Across the country, people are lining up to get vaccinated against COVID-19, including a group of veterans in Kalispell, Montana.
But Kalispell is not the easiest place to get to.
“It’s been a herculean effort to support vaccinations. We’re a Rocky Mountain state, so we have mountains, we have winter,” said Judy Haman, the executive director of the Montana VA health system. “We were selected by (V.A. Undersecretary Dr. Richard Stone) to pilot the rural vaccine distribution program.”
Haman is in charge of running the VA’s pilot program, transporting vaccines to rural communities across the country. It simply takes too long to drive to these communities, so vaccines arrive by plane.
“We’ve flown to two events thus far. That enables us to get the vaccine quickly across this very large state,” said Haman.
Every shot in the arm the VA delivers is a big relief for hospitals across the state.
“Every time a veterans clinic or the VA hospital can vaccinate somebody, it’s one more person who’s not standing in line to receive a vaccine at their local hospital,” said Rich Rasmussen, who runs the Montana Hospital Association.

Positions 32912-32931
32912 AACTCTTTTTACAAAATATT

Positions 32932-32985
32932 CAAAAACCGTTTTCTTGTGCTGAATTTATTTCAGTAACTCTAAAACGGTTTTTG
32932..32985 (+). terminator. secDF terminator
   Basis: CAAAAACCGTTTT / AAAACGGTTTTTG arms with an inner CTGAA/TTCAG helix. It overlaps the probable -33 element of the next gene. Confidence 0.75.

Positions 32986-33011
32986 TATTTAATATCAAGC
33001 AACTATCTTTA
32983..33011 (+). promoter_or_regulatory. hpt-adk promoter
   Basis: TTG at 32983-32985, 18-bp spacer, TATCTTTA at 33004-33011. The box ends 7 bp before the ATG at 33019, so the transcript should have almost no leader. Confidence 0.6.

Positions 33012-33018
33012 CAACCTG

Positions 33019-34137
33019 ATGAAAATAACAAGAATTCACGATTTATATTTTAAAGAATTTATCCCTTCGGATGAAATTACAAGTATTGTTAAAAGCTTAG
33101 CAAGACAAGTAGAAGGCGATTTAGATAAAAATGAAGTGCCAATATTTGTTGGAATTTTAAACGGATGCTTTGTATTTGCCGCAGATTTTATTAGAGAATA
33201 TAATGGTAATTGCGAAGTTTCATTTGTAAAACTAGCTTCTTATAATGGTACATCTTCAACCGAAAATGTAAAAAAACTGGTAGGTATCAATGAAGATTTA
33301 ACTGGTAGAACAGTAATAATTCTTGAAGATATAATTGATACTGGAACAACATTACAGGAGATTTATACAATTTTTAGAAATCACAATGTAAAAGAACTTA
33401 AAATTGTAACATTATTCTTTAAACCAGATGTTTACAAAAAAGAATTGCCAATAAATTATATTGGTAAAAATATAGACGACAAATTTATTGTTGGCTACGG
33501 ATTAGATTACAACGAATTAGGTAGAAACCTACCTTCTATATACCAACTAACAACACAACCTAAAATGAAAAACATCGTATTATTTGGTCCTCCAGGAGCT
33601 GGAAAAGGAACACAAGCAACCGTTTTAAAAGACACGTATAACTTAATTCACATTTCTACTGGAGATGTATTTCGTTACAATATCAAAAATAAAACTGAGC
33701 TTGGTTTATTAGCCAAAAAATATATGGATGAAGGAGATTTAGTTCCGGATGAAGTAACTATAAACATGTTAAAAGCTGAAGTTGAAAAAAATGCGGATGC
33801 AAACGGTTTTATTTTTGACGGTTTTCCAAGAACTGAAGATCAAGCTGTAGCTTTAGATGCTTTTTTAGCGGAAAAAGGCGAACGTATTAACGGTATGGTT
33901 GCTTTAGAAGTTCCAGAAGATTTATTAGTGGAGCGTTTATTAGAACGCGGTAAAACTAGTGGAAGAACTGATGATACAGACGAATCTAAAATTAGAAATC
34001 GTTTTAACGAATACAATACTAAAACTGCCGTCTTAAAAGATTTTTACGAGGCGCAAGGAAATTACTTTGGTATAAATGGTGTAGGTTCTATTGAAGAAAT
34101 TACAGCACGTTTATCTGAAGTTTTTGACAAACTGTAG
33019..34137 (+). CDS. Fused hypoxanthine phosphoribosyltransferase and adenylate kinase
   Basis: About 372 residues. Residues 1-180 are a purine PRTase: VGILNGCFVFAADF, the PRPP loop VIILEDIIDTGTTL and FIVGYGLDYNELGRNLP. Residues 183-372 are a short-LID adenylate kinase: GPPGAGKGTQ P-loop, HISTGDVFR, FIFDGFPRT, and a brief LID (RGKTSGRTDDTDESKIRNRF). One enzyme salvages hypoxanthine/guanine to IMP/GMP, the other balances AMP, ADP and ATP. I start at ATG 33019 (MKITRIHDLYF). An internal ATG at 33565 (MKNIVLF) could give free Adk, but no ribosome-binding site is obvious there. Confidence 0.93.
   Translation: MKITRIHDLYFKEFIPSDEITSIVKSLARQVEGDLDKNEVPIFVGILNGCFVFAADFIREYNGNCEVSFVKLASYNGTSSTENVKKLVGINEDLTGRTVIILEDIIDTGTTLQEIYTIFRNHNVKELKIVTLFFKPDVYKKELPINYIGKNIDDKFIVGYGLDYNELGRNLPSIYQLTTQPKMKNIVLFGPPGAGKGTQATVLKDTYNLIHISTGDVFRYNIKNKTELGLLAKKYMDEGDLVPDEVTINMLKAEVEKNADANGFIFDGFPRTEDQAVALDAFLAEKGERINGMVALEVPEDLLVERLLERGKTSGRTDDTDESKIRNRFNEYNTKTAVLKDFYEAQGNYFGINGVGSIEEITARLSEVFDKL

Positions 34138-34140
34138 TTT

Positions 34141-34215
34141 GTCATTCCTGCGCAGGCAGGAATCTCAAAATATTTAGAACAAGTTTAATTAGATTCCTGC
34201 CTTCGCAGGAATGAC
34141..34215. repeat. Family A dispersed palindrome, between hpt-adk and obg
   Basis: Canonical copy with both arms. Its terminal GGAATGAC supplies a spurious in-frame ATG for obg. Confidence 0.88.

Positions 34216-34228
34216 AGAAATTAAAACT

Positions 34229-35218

The extra vaccines are huge for Rasmussen. He’s acutely aware of the challenges these rural communities face.
One challenge not unique to rural communities is the amount of vaccines available.
“The main limiting factor is just the supply of vaccine," said Rep. Mark Takano, a California Democrat.
Takano is the chair of the House Committee on Veteran Affairs. He and other members of the committee are trying to make sure the VA has the resources it needs to vaccinate vets across the country. Most of that will come in the form of cash.
“There’s another $17 billion being marked up last week as part of the American Rescue Plan put forward by the Biden administration,” said Takano.
Some of that money will allow the VA to roll out the rural vaccine program across the country and continue to deliver vaccinations to those who’ve served our country faithfully.